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consulate, of Justinian the Great, in 534., The latter part is contained in the edition of Jo. Sir- mond, Paris, 1619, 8 vo. The compilation of Mar- cellinus, who lived probably at the end of the fifth and in the beginning of the sixth century of our era, is not without some value, and is often quoted by modern historians. (Fabric. BibL.Lak vol.• ii. p. 616.)' '• [W.P.j
MARCELLINUS, EGNA'TIUS, a quaestor in a provincial government, whose integrity towards the treasury is highly commended by the younger Pliny. (Plin. Ep. iv. 12.) [W. B. D.]
; M ARCELLI'N US, FA'BIUS, quoted by Lam- pridius (Alex. Sev. 48)-as the author of a biography of Trajan, and ranked by Vopiscus (Prob. 2) among historians of the second class, such as Pharius Maximus, Suetonius Tranquillus, Julius Capitolinus, and Lampridius. [ W. II. ]
MARCELLUS CLAUDIUS.' Marcellus was the name of the most illustrious plebeian family of the Claudia gens. Plutarch states (Marc. 1) that the conqueror of Syracuse was the first person who bore this cognomen, but this is certainly a mistake. At what time it was first introduced we know not, but the first person of the name who appears in history is the consul of b. c. 331. [No. 1.]
2. M. Claud. Marcellus, Cos. b. c. 287.
3. M. Claud. Marcellus. I
5. M. Cl. if £
4. M. Claud. Marcellus, Cos. quinque. Cos. I. b. c. 222.
5. M. Cl. Marcellus, Cos. b. c. 196.
8. M. Cl. Marcellus, Cos. ter. Cos. I. b. c. 166.
9. M. Cl. Marcellus.
13. C. Cl. Marcellus, pr. b. c. 80.
6. M. Cl. Marcellus, Cos. b.c. 183.
10. M. Cl. Marcellus, aed. cur. b.c. 91. I
I | 14. C. Cl. Marcellus,
. Cos. b.c. 51. Cos. b. c. 49. m. Octavia.
15. M. CL Marcellus,
aed. cur. n. u. 23,
Of uncertain Origin.
25. M. Cl. Marcellus, Aed. pleb. b. c. 216.
26. M. Cl. Marcellus, Trib. pleb. b. c. 171.
27. M. Cl. Marcellus^ pr. b. c. 137*
28. M. Cl. Marcellus, Soc. Catil. b. c. 63.
29. M. Cl. Marcellus.
execution of above seventy Roman matrons on the charge of poisoning. In 327 he was named dictator, for the purpose of holding the comitia, but his nomination was set aside by the augurs, on pretence of some informality, a proceeding vehemently arraigned by the tribunes of the people, who justly attributed the conduct of the augurs to their unwillingness to see a plebeian dictator. (Liv. viii. 18,23.)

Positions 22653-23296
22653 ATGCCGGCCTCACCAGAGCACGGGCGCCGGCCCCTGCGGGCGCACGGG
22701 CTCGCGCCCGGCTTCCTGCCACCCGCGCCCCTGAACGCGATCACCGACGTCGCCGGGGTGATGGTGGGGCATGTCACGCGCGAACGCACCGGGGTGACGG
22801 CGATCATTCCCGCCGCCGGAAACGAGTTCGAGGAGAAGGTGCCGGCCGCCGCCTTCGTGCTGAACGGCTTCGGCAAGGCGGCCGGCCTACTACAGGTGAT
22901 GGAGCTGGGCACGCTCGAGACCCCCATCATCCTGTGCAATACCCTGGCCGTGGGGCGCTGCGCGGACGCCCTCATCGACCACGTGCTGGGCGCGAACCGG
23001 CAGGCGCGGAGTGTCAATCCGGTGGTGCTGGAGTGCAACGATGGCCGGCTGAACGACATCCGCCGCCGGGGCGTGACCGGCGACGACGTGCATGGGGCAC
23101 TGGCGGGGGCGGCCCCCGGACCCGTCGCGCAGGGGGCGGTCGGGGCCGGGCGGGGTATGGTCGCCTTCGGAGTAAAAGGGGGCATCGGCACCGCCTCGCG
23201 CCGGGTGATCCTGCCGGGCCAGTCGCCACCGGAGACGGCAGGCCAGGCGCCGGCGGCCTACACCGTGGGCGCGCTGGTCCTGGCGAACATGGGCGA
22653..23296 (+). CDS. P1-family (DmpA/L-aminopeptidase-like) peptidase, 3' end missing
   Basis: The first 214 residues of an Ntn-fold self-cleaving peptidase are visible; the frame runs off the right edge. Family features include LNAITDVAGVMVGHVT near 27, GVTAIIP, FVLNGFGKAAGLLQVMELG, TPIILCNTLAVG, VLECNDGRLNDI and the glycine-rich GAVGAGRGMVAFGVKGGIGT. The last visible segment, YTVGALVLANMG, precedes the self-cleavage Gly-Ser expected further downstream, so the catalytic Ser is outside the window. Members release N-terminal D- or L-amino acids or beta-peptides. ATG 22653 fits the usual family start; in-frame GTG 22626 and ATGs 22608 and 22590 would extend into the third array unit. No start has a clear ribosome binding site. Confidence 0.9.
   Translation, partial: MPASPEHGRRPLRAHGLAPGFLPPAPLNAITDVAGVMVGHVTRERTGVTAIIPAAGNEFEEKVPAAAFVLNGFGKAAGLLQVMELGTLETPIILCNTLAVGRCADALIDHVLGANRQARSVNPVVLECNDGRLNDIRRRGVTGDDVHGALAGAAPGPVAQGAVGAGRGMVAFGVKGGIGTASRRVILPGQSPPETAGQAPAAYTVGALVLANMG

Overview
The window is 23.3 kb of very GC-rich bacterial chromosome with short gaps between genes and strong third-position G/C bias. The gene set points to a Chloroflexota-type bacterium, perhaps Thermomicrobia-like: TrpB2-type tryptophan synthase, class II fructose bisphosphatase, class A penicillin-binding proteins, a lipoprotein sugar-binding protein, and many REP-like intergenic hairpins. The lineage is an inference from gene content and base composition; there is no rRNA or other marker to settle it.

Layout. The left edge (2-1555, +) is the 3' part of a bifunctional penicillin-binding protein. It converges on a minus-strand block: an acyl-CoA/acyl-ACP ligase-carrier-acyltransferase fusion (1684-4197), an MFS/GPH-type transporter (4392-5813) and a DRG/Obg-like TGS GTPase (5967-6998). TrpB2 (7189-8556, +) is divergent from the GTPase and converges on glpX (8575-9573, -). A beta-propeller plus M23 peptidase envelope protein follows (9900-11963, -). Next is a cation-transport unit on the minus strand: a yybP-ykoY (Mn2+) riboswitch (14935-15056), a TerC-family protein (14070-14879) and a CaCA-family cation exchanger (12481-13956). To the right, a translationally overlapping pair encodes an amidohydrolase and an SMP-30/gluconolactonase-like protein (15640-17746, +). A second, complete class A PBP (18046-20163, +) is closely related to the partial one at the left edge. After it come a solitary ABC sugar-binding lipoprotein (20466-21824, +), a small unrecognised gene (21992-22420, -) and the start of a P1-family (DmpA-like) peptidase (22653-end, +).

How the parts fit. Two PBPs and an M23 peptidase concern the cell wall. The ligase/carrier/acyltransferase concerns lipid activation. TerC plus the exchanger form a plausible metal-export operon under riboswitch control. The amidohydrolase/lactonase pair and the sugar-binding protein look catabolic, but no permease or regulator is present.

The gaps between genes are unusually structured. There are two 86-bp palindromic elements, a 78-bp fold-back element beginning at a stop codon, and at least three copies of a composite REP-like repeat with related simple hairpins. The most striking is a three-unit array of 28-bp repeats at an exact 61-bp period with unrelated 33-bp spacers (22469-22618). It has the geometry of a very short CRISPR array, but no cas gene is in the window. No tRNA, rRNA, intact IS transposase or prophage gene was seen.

3. M. claudius marcellus, father of No. 4, is wholly unknown to us, except that he bore the same name as his illustrious son. (Fast. Capit.; Pint. Marc. 1.) Drumann conjectures that the M. Claudius who was delivered up by the Romans to the Corsicans for having concluded an ignominious treaty is the one in question, and not, as usually supposed, M. Claudius Glicia. [glicia.]
4. M. claudius M. p. M. n. marcellus, the most illustrious of all those who bore this name, celebrated as five times consul, and the conqueror of Syracuse. We know very little of his early life, and he is a remarkable instance of a man who, though his character was chiefly marked by the daring courage and impetuosity of youth, did not attain to any great distinction until a comparatively late period of life. The year of his birth is uncertain, but it may be placed before b.c. 268, as we are told that he was above sixty years old when he obtained his fifth consulship. (Plut. Marc. 28 ; Liv. xxvii. 27.) Plutarch tells us that he was trained up in military service from his earliest youth, so as to have received rather an imperfect education in other respects. In war, on the contrary, he early distinguished himself, especially by his personal achievements, ever seeking single combats with the most daring warriors among the enemy, and uniformly coming off victorious. On one occasion during the first Punic war, he had the opportunity of saving his brother's life by his^ personal exertions. (Plut. Marc. 1.2.) But whatever reputation he may have thus earned as a soldier, it does not appear to have opened to him the path to public honours until a much later period. The first office that we hear of his filling is that of curule aedile, apparently about b. c. 226. It was while holding this magistracy that he was compelled to bring a charge against C. Scantilius Capitolinus, his colleague in the aedileship, for having offered an insult of the grossest kind to his son Marcus. [No. 5.] Capitolinus was convicted, and condemned to pay a heavy fine, the produce of which was applied by Marcellus to the purchase of sacred vessels for the temples. (Plut. Marc. 2 ; Val. Max. vi. 1. § 7.) About the same time also, according to Plutarch, he obtained the office of augur, a distinction he probably owed to the decided attachment which he manifested through life to the aristocratic party in the state.
It was not till the year 222 that Marcellus obtained his first consulship. The war with the Gauls, which a few years before had excited so much alarm at Rome, was then drawing to a close: the Boians had already submitted, and the Insu-brians, terrified at the repeated defeats they had sustained from the consuls of the preceding year, P. Furius and C. Flaminius, now sent to sue for peace. Their overtures were, however, rejected, jnainly at the instigation of Marcellus and his